My mother repeatedly drove home to me as a child the
importance of telling the truth. I have learned if I am not
honest with myself or true to myself, then it is hard for me to be
honest with others. The fourth step in Alcoholics Anonymous is
“Made a searching and fearless moral inventory” of ourselves. At
this step a high percentage of those in recovery drop out of the
program. They can’t get honest with themselves.
We “overhear” Jesus’ final discourse with his closest
friends. Jesus continues teaching to the very end. We are there
to learn about ourselves, to draw closer to the truth. Thomas and
Philip figure prominently in this scripture. At first pass we may
want to fall back on traditional characterizations of Thomas as
the doubting one and to interpret Jesus’ response to Philip as a
rebuke. By now we know that his response is a teaching tool.
Being honest with ourselves or humble as Jesus would
have us, we remain teachable. We have so much to understand
about ourselves and the ways of God in the world—so much
truth still to find. If Thomas and Philip, still hungering for the
word in Jesus’ final hours, do not ask these questions, what
would all of us have missed in Jesus’ answers?
How many instances in our school days did we hesitate to
raise our hand to ask a question and have another classmate ask
that very question? We looked around the room, and everyone
was taking notes. The notes I scribbled down as a result of
Philip’s and Thomas’s questions are these: “[You] will do greater
works than these,” and “I am the the way, and the truth, and
Who are these guys? Philip and Thomas are two disciples
honest enough to express doubts and to ask questions of Jesus.
May we be free to do likewise and be open to hear the answers
Jesus gave to them!
Father, may we always be of humble heart and know there is so much more to learn about the truth of your word. Amen.
Since the beginning, Israel’s faith has turned to God in situations of extreme trouble. In such turning, Israel has found God utterly reliable and able to rescue. Today’s psalm reading sounds those ancient cadences of reliability. The sermon in Acts 7 takes up those ancient cadences and places them on the lips and in the mouth of Stephen. Stephen’s preaching evokes hostility in his listeners. In the end, however, it is Stephen who knows the joy and well- being of life as a gift from God. Both the Gospel and epistle readings turn the faith of the psalm and drama of Stephen’s ending toward the concrete reality of the church. They tilt toward the need of a domesticated church to reengage its peculiar identity and its unusual mode of being. The language of “place” serves the practice of risky obedience.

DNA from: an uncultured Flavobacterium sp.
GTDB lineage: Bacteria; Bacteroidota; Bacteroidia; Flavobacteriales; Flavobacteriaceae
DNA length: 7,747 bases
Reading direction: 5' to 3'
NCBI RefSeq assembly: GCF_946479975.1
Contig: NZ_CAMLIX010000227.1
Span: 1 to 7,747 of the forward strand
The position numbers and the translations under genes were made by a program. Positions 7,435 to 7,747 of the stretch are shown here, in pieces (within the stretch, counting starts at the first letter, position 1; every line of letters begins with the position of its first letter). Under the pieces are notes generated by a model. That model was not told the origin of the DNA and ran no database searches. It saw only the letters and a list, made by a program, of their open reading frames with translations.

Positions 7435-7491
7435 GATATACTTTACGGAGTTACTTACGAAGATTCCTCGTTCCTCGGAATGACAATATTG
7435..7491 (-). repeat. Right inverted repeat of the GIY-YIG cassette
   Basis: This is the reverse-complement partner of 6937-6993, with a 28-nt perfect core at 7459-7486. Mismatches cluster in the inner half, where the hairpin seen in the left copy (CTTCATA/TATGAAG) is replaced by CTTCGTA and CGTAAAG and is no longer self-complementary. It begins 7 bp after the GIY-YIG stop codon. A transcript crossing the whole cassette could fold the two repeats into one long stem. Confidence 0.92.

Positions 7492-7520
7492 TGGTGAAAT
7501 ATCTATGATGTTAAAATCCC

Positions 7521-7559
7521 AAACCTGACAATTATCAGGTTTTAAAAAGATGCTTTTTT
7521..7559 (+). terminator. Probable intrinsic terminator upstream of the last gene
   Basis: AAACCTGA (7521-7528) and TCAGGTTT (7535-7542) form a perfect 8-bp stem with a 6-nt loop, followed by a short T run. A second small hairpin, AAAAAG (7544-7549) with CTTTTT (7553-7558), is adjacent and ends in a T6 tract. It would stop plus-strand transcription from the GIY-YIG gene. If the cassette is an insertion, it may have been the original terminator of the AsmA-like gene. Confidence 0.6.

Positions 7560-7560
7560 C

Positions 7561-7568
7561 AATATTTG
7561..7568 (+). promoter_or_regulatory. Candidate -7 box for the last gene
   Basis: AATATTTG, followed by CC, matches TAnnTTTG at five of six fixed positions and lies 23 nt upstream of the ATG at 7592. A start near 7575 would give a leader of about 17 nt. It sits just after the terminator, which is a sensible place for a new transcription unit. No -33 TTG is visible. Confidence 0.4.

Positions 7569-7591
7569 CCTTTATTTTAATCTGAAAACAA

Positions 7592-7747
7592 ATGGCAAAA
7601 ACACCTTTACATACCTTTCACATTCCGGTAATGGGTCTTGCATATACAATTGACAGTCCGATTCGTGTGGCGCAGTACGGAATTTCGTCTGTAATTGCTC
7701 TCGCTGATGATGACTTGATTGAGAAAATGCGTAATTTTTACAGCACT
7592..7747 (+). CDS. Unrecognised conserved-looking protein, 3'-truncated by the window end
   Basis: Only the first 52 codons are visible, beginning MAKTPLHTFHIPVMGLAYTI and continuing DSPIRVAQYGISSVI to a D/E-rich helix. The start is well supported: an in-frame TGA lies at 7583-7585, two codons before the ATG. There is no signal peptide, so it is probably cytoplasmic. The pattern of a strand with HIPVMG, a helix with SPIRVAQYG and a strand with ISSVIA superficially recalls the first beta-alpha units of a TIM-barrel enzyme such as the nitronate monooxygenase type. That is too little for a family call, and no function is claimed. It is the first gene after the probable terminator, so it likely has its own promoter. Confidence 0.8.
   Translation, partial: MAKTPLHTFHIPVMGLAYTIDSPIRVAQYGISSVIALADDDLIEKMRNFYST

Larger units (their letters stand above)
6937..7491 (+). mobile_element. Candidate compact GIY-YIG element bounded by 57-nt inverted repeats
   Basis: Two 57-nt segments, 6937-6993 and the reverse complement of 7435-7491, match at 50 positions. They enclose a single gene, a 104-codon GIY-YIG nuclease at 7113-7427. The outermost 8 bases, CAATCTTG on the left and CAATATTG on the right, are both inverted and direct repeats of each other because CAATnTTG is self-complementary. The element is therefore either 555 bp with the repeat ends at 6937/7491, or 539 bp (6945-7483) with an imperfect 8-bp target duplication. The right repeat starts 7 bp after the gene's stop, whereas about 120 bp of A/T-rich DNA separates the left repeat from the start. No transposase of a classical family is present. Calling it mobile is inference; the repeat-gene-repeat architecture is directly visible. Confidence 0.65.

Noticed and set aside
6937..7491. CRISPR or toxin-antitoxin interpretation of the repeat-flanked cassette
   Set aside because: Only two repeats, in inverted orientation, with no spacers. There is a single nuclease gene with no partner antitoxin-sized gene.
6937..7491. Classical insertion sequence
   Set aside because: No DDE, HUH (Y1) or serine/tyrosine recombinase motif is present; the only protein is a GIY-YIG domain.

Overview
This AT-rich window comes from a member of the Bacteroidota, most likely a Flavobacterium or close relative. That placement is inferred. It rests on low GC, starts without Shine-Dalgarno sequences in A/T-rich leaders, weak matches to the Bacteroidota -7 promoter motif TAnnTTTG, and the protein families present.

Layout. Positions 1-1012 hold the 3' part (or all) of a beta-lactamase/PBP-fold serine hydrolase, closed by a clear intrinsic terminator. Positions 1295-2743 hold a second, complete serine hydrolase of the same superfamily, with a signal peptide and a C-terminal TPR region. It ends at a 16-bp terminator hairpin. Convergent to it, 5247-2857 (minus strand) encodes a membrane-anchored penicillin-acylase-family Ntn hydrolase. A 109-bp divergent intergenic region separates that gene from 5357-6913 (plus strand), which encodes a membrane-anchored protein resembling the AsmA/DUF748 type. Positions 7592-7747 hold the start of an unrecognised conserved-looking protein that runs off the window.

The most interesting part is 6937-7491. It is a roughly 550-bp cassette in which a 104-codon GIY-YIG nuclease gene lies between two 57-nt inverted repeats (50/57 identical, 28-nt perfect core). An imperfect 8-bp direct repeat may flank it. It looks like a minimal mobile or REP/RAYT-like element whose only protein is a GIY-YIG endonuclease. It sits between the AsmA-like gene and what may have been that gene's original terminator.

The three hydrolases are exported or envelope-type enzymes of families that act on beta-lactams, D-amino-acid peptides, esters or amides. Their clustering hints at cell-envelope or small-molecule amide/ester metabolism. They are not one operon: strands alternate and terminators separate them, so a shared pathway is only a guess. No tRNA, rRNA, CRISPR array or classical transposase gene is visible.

• Read Acts 7:55-60. When have you experienced the Holy Spirit’s nudge telling you, “This is wrong”? What did you do?
• Read 1 Peter 2:2-10. How will we continue to drink of pure spiritual milk so we can repeatedly be called out of darkness into God’s light?
• Read Psalm 31:1-5, 15-16. What would it mean for you to
say to God, “My times are in your hand”?
• Read John 14:1-14. What tough faith questions have you asked Jesus? What was his response?
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